I think this Court would agree with me that these rights belong to the guilty as surely as to the innocent, to the illiterate, the naive and to the organized criminal who knows his rights and doesn’t need then explained.

Potter Stewart:

Your position is that the police should have done — that the Constitution required its police to what?

Charles W. Tessmer:

That they caution him of his right to counsel.

Potter Stewart:

And send for a lawyer for him?

Charles W. Tessmer:

Or further that he need to answer no questions mainly.

Byron R. White:

Or arrest him or take him?

Charles W. Tessmer:

Or take him to the police station after they’ve arrested him instead of proceeding with the interrogation (Voice Overlap).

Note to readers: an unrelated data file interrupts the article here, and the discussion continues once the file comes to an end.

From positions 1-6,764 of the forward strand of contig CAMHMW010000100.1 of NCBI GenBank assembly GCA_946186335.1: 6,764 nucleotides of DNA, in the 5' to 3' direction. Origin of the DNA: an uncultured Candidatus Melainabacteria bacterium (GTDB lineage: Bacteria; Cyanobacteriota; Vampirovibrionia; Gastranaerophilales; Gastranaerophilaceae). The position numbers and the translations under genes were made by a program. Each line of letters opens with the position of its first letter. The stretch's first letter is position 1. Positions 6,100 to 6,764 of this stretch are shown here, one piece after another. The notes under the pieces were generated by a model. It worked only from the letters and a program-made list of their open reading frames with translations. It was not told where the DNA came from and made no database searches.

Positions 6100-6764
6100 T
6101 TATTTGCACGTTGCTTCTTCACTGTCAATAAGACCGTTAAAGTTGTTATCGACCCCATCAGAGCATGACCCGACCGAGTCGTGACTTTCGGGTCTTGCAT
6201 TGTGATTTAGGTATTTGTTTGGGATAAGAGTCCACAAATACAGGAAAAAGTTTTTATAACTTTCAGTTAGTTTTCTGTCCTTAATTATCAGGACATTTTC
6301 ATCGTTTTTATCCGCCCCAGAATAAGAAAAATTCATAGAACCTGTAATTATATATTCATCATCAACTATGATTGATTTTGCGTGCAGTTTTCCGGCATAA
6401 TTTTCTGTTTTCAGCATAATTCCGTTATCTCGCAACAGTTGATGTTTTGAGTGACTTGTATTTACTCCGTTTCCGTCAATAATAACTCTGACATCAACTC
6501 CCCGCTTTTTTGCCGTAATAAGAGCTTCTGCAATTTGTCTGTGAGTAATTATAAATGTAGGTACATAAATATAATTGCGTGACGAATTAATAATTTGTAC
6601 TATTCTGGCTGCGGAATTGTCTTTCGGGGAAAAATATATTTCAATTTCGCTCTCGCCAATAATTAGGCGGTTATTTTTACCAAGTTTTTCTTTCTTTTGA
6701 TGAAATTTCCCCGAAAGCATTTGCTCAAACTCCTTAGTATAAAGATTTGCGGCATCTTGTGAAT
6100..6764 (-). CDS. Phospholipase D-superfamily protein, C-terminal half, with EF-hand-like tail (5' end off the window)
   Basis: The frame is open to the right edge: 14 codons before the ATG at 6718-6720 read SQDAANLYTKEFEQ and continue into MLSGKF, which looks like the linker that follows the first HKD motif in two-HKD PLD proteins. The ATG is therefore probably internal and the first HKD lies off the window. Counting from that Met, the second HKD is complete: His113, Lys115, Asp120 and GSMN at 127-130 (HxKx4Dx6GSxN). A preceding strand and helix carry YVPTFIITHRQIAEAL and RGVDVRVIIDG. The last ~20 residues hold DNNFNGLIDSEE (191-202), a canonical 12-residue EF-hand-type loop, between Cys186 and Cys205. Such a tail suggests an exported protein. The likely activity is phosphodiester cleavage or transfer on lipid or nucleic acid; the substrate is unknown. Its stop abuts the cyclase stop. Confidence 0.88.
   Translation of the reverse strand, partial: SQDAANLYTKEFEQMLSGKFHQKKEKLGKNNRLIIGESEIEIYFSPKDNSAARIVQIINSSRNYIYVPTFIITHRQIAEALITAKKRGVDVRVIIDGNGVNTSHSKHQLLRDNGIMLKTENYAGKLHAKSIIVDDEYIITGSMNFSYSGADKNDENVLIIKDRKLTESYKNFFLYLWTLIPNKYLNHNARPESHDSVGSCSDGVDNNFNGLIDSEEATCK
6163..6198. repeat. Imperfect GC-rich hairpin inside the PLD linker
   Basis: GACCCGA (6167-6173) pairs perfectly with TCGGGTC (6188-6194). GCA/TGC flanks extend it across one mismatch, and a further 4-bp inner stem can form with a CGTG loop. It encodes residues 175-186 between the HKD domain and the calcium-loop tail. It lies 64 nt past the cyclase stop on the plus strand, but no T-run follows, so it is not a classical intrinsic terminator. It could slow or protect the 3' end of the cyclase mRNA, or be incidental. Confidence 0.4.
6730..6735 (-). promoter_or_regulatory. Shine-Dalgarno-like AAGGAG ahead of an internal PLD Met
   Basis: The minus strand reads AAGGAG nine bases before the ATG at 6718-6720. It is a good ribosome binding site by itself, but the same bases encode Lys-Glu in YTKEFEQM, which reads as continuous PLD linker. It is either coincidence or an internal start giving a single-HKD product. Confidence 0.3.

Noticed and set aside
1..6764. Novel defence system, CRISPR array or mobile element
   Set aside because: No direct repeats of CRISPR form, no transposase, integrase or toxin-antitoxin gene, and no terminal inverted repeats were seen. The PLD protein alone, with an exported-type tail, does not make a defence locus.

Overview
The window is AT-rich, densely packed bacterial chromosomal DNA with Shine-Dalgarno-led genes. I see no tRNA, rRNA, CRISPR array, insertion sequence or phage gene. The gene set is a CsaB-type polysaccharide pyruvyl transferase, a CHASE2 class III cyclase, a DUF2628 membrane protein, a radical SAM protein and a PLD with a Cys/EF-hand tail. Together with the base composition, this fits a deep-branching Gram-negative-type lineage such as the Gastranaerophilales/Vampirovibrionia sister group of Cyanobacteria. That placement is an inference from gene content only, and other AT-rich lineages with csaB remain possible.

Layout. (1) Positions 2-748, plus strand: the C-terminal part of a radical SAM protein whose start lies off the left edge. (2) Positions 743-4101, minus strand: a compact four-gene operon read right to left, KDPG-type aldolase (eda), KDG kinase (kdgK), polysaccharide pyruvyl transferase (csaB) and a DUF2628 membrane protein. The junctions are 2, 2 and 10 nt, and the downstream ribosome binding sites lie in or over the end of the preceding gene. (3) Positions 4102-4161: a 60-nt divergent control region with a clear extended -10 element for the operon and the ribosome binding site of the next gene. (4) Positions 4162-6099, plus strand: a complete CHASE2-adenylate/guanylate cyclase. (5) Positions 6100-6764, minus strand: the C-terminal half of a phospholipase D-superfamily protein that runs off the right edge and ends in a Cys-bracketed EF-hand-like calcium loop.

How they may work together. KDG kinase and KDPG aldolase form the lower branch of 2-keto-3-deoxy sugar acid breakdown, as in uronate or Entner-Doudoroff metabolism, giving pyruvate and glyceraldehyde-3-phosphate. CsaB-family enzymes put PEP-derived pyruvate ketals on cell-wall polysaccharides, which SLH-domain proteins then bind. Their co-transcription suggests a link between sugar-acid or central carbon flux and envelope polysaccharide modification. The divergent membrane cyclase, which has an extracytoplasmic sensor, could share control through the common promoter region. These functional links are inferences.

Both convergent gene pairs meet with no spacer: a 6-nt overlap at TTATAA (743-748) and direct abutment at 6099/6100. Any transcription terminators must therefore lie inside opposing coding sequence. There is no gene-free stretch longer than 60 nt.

Potter Stewart:

What if he’d said, my name is John Smith?

Charles W. Tessmer:

Well, then I think —

Byron R. White:

Or that, I wasn’t at the proceeding?

Potter Stewart:

Yes.

Charles W. Tessmer:

Well then, you would have an exculpatory statement which if it later turned out to be true, would be as damming against him at his trial as if he said I’m guilty, probably more so fabrication.

Byron R. White:

You might rather arrest him?

Charles W. Tessmer:

This is true, but with an eyewitness who have described his car sitting in the driveway.

Byron R. White:

It might have been that he was at the scene of the crime.

Charles W. Tessmer:

This is true, I concede that.

Byron R. White:

At least you take him to the police station anyway.

Charles W. Tessmer:

Well Your Honor, all I can say is that once he said what his name was, the way he went and further, they though enough about him to return twice to a scene to order additional assistance, a squat of armed police officers too to help with the arrest.

They’ve made up their mind to take him under arrest.

Potter Stewart:

As you say they — as you emphasized many times, they — he was suspected of having just killed the man in cold blood, wouldn’t he?

Charles W. Tessmer:

Yes, no question about —